River deepening suit to proceed

Container ships load and unload boxes at the Georgia Ports Authority's Garden City Terminal on the Savannah River. (Savannah Morning News/File)

COLUMBIA — A federal judge has refused to dismiss a lawsuit over a pollution permit for the $650 million deepening of the Savannah River shipping channel.

U.S. District Judge Richard Gergel of Charleston wrote in an order released late last week that the time is right to hear the case against the Army Corps of Engineers over the project. The deepening of the 38-mile channel is expected to begin in the spring.

The lawsuit was filed by the Southern Environmental Law Center on behalf of the Augusta, Ga.-based Savannah Riverkeeper, the Charleston-based Coastal Conservation League and the Columbia-based S.C. Wildlife Federation. The deepening is being sought so the Georgia ports can accommodate larger container ships that will routinely call on East Coast ports when the Panama Canal is expanded and deepened by 2014.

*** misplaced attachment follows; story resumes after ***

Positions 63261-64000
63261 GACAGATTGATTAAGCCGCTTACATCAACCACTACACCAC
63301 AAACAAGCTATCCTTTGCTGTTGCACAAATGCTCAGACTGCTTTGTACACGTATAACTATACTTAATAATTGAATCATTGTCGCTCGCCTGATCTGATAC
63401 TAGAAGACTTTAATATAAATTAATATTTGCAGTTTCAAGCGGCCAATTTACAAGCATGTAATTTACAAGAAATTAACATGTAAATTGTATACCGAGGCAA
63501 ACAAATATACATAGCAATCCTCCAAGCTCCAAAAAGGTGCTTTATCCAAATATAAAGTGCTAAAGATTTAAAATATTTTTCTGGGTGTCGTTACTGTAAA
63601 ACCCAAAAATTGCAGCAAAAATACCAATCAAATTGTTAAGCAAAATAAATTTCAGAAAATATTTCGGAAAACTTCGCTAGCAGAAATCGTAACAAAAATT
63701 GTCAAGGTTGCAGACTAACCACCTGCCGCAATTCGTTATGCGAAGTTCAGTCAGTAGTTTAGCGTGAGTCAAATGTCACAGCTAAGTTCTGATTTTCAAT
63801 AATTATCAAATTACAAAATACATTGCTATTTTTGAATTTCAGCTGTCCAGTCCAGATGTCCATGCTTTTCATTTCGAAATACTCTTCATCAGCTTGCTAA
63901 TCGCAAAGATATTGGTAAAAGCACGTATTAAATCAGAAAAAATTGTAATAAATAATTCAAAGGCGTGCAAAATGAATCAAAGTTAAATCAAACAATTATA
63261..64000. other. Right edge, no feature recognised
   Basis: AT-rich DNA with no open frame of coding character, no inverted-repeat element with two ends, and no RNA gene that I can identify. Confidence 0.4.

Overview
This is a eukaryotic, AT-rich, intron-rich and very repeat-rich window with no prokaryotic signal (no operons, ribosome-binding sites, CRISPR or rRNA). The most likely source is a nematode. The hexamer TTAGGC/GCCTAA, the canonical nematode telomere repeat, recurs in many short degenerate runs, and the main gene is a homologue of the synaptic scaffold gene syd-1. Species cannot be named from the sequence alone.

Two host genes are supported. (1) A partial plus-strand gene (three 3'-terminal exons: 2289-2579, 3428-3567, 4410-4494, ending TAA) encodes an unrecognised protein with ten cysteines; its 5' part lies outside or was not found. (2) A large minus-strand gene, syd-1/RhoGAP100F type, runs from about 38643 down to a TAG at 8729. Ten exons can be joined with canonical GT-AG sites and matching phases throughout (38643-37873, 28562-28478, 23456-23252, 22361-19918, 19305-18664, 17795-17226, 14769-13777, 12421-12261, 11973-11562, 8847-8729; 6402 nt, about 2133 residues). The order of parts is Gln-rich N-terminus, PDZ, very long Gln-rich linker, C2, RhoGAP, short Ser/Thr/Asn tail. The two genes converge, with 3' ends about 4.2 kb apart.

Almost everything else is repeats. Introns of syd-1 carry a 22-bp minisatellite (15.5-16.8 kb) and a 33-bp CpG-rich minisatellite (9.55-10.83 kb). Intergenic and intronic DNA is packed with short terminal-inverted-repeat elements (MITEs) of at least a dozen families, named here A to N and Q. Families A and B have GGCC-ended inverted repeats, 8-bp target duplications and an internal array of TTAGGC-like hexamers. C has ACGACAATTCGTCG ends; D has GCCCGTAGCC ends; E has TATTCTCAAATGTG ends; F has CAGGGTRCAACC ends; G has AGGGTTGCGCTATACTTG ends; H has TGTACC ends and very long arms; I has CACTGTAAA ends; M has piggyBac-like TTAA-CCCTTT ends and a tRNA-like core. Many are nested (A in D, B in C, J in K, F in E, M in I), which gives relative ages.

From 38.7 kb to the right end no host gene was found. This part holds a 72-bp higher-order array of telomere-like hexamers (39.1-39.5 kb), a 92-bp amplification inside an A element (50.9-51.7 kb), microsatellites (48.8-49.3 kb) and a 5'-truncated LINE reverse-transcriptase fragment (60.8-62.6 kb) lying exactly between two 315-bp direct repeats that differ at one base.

The environmental groups say the long-awaited project will dredge up toxic cadmium in river silt that will be dumped on the S.C. side of the river that divides the state from Georgia.

They want Gergel to decide if the Army Corps needs a pollution permit issued by a South Carolina agency, arguing they don’t have to wait until environmental damage actually occurs before they try to prevent it.

The Army Corps had asked Gergel to dismiss the suit, saying the plaintiffs have not been harmed and that the case is premature. But on Friday, Gergel wrote that this is a good time to hear the case, given that construction on the project is set to begin in less than a year.

“This long and arduous planning and approval process is rapidly coming to completion,” Gergel wrote. “Plaintiffs need not wait for dissolvable oxygen levels to drop in the Savannah River or cadmium contaminated clay to be discharged into the environment before they have standing to sue.”

Gergel also asked the parties to give him an update on other lawsuits over the deepening project.